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Hibernation Conditions Contribute to the Differential Resistance to Cadmium between Urban and Forest Ant Colonies

Abstract : Trace metals such as cadmium are found in high concentrations in urban environments. Animal and plant populations living in heavily contaminated environments could adapt to trace metals exposure. A recent study shows that urban populations of the acorn ant Temnothorax nylanderi are more resistant to cadmium than their forest counterparts. However, this study was performed using field colonies that had just come out of hibernation. Because urban and forest hibernation environments differ, the differential resistance to trace metals may originate either from differential hibernation conditions or from a different resistance baseline to cadmium. In this study, we tested these two hypotheses using laboratory common garden hibernation conditions. We let urban and forest colonies of the ant T. nylanderi hibernate under the same laboratory conditions for four months. After this hibernation period, we also collected field-hibernating colonies and we compared cadmium resistance between urban and forest colonies depending on the hibernation condition. We found a differential response to cadmium under common garden, with urban colonies displaying less larval mortality and lower size reduction of the produced individuals. This suggests a different resistance baseline of urban colonies to cadmium. However, unexpectedly, we did not detect the differential response between urban and forest colonies in the field, suggesting a more complex scenario involving both genetic and environmental influences.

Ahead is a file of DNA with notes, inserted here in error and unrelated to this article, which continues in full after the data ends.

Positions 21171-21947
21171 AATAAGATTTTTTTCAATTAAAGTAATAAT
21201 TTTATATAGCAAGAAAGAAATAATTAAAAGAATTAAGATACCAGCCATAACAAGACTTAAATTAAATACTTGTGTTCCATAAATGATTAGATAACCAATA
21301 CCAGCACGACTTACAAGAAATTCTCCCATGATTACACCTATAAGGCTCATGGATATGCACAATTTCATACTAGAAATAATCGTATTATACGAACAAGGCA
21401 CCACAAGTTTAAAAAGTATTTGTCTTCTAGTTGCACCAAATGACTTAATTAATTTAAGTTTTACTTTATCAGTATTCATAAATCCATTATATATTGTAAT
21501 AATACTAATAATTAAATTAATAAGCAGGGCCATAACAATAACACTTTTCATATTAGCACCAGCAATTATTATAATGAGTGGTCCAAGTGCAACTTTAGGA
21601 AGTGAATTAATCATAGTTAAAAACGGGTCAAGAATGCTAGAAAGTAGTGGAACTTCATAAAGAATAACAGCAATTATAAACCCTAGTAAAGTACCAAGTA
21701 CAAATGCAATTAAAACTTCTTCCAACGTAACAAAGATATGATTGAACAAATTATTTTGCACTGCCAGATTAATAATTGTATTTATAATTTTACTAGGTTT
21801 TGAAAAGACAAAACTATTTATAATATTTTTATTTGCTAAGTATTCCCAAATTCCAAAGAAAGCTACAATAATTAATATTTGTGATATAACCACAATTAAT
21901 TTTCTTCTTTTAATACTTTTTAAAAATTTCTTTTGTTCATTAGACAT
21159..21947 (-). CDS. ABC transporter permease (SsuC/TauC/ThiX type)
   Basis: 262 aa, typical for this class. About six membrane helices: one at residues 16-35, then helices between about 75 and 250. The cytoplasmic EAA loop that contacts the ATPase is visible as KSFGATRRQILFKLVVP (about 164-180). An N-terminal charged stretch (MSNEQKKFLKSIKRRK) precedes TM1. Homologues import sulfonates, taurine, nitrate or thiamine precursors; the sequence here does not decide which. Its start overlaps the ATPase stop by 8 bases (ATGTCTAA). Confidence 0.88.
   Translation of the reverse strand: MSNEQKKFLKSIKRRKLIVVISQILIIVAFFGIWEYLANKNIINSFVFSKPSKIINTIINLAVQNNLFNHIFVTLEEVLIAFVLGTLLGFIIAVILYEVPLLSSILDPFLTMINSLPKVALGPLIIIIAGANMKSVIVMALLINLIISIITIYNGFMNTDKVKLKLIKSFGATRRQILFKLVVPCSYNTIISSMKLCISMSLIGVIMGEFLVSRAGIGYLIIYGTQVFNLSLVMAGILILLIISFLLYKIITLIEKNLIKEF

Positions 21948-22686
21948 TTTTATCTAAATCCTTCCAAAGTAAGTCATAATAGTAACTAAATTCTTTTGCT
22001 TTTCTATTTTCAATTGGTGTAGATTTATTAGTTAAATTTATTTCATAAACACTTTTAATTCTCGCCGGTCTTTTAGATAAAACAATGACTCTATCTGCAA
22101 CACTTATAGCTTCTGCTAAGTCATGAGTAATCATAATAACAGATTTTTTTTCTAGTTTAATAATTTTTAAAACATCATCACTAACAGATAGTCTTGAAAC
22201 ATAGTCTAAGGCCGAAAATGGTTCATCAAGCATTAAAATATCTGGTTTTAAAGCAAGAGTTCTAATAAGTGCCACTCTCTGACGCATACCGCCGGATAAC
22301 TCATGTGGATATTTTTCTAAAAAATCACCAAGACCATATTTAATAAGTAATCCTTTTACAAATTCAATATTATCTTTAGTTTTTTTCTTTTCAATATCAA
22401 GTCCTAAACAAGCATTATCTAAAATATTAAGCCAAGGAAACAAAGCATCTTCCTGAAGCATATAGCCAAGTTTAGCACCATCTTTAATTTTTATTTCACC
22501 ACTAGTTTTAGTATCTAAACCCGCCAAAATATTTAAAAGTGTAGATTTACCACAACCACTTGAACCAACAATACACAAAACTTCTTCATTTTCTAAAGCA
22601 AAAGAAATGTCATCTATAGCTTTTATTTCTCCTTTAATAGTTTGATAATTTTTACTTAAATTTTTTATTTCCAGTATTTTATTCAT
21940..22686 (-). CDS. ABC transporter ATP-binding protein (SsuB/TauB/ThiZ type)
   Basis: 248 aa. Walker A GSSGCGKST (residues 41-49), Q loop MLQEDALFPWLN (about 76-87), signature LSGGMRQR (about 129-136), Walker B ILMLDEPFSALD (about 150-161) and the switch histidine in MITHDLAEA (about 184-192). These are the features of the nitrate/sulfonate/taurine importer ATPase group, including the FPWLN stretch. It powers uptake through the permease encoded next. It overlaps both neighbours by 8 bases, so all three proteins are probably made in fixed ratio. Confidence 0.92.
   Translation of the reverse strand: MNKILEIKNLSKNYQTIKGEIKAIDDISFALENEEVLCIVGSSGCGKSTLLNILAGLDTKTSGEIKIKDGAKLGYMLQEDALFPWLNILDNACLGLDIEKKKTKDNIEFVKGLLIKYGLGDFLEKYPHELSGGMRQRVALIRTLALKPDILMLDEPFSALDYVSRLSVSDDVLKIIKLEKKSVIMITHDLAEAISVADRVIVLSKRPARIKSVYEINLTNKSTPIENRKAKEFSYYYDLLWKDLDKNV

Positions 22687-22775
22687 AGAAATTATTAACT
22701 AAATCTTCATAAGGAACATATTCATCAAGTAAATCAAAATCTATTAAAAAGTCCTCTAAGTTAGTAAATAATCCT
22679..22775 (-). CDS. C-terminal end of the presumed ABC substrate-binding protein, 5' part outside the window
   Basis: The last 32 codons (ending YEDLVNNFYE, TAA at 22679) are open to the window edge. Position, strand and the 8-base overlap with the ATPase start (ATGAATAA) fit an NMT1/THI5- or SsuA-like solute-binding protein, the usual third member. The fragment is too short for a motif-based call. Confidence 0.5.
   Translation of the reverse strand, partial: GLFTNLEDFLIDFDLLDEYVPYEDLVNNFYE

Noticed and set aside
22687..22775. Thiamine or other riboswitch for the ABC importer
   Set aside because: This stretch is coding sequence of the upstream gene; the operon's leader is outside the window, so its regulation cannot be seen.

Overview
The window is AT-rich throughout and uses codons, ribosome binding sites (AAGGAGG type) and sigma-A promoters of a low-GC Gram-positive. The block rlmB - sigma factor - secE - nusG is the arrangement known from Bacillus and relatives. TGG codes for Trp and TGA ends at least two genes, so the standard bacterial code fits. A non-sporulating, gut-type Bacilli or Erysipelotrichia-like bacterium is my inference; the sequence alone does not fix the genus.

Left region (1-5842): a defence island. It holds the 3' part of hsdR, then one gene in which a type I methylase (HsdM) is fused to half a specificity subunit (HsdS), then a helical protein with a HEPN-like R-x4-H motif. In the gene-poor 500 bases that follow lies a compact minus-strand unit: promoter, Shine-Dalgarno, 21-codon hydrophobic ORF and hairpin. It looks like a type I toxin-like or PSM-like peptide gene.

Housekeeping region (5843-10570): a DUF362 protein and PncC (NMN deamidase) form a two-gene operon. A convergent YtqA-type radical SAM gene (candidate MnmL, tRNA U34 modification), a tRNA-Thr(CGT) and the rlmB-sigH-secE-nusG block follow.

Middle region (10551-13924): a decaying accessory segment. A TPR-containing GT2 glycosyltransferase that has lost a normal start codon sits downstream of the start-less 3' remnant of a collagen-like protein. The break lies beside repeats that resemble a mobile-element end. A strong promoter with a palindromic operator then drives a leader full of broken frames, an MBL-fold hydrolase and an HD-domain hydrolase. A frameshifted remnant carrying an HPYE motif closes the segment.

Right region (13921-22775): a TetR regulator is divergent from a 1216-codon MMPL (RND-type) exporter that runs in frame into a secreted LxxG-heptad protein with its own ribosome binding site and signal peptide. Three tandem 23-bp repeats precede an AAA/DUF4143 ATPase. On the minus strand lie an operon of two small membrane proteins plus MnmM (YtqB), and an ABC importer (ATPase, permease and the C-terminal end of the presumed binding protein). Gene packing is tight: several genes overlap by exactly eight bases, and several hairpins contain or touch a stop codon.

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Contributor : Gestionnaire Hal-Su <>
Submitted on : Monday, May 3, 2021 - 12:00:39 PM
Last modification on : Wednesday, June 2, 2021 - 4:26:13 PM


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Lauren Jacquier, Mathieu Molet, Céline Bocquet, Claudie Doums. Hibernation Conditions Contribute to the Differential Resistance to Cadmium between Urban and Forest Ant Colonies. Animals, MDPI, 2021, 11 (4), pp.1050. ⟨10.3390/ani11041050⟩. ⟨hal-03215336⟩



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